Obama Tackles Gun Control, Immigration and African Development

Obama Tackles Gun Control, Immigration and African Development

Obama Tackles Gun Control, Immigration and African Development

The president takes on gun control, immigration reform and African development at the White House.

Published March 28, 2013

It may be Spring Break for some, but the Obama administration didn’t get the memo. The agenda over the past couple of days has filled with a number of hard-hitting policy items from gun control and immigration reform to abortion and African development.

Today at the White House, less than 100 days since the Sandy Hook Elementary School shooting, President Obama played host to a number of stakeholders in the debate over gun control. Flanked by mothers whose lives have been touched by gun violence, the president made a passionate plea for Congress to push past bipartisan rancor and gridlock, to reinstate the ban on assault weapons and expand criminal background checks for those seeking gun permits.

The president made the case that such measures are not only common sense, they have widespread appeal.

“None of these ideas should be controversial. Why wouldn’t we want to make it more difficult for a dangerous person to get his or her hand on a gun?” President Obama said. “Right now, 90 percent of Americans — 90 percent — support background checks that will keep criminals and people who have been found to be a danger to themselves or others from buying a gun.  More than 80 percent of Republicans agree.”

President Obama joked that people would be hard-pressed to find anything on which 90 percent of Americans would agree. And he asked them to put direct pressure on Congress to act on their behalf. 

“I ask every American to find out where your member of Congress stands on these ideas. If they're not part of that 90 percent who agrees that we should make it harder for a criminal or somebody with a severe mental illness to buy a gun, then you should ask them, why not? Why are you part of the 10 percent?" President Obama said.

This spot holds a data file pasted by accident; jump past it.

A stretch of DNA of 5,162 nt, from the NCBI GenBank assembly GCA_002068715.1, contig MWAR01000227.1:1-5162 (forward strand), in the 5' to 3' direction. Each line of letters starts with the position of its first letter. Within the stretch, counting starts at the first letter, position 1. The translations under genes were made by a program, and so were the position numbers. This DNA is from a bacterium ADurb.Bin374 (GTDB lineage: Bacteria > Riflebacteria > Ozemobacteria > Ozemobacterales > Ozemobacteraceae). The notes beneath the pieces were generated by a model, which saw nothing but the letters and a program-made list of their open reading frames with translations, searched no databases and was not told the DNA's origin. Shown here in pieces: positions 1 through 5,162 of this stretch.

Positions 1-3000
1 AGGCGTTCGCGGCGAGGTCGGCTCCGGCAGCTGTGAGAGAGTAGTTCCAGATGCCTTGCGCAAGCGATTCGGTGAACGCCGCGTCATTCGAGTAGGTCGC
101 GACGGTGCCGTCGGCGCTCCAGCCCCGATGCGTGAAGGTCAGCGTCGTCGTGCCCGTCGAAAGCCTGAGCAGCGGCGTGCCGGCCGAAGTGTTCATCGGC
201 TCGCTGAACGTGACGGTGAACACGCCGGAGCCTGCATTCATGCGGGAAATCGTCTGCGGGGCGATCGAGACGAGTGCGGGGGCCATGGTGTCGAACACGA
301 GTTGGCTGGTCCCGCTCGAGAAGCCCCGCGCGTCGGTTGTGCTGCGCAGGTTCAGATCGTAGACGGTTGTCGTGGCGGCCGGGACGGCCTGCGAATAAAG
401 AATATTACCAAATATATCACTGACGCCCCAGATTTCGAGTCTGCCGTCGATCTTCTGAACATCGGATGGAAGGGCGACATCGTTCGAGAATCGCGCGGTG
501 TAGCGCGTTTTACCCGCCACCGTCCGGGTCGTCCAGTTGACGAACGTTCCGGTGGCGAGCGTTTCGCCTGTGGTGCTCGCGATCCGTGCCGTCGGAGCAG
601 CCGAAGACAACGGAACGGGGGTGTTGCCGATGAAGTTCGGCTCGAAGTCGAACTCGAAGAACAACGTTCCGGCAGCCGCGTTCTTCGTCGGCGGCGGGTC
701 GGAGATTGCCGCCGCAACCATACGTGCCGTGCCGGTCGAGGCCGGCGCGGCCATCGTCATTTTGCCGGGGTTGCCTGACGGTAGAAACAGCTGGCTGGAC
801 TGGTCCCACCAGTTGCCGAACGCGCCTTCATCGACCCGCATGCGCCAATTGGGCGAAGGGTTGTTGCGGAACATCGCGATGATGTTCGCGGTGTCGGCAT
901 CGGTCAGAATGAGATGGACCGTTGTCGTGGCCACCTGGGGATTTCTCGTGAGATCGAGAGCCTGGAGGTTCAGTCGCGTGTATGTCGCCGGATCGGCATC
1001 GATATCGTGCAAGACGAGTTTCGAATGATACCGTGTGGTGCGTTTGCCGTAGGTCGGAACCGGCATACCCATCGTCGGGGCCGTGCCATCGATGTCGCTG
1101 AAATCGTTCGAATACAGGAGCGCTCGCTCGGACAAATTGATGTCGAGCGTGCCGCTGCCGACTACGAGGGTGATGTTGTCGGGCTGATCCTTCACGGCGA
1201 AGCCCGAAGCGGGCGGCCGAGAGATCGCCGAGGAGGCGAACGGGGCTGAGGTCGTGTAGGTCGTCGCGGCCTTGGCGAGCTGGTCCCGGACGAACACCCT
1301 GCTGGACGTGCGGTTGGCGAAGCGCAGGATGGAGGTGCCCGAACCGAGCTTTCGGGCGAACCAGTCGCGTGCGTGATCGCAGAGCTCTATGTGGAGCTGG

There has also been increased attention on immigration reform in recent days. On Thursday, the president agreed to two sit-down interviews with Spanish-language television to make the case for making good on what many believe has been a troubled campaign promise. Pressed by reporters at the White House, Deputy Press Secretary Josh Earnest answered questions about why now is the right moment for the president to put the focus on immigration reform.

“It’s the president’s view that we need to make sure that everybody is playing by the same set of rules," Earnest said. "And by reforming our broken immigration system in a comprehensive way, we can accomplish those two goals."  

And while Arizona Senator John McCain expressed concern about whether an agreement on reform can be made, the White House appears confident that change is within reach perhaps within the next few weeks. Earnest assured, “We’re actually encouraged by the progress that’s being made by the bipartisan group of senators who have been working on this for a number of months now. Senator Schumer said just on Sunday that he was optimistic that they’d be able to file a piece of legislation when they got back from the Easter recess.” 

Reporters also asked about the state of North Dakota and its plan to sign a law banning most abortions. While the White House says it's largely a state matter, they are closely monitoring the situation.

"The president’s view on this is pretty clear. He certainly is opposed to measures like that. He believes in protecting a woman’s right to choose. But in terms of if there is a legal process forthcoming, that’s something that will wind its way through the process and not something that we’ll — at least initially — be involved in," Earnest said.

Today, President Obama also met with four leaders from Africa: President Sall from Senegal, President Banda from Malawi, President Koroma from Sierra Leone and Prime Minister Neves from Cape Verde. The African leaders are in the United States to discuss the development of democracy as these nations strive for greater economic progress. 

But the well-being of one of Africa's greatest leaders was on the minds of those gathered at the White House. President Obama made a statement about former South African President Nelson Mandela, who has been hospitalized after a recurring infection.

"He’s a hero I think to all of us. I’m sure that I speak for the other leaders here. And we will be keeping him in our thoughts and prayers, and his entire family," Obama said. "He is as strong physically as he’s been in character and in leadership over so many decades, and hopefully he will come out of this latest challenge."

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(Photo: Mark Wilson/Getty Images)�

Written by Andre Showell


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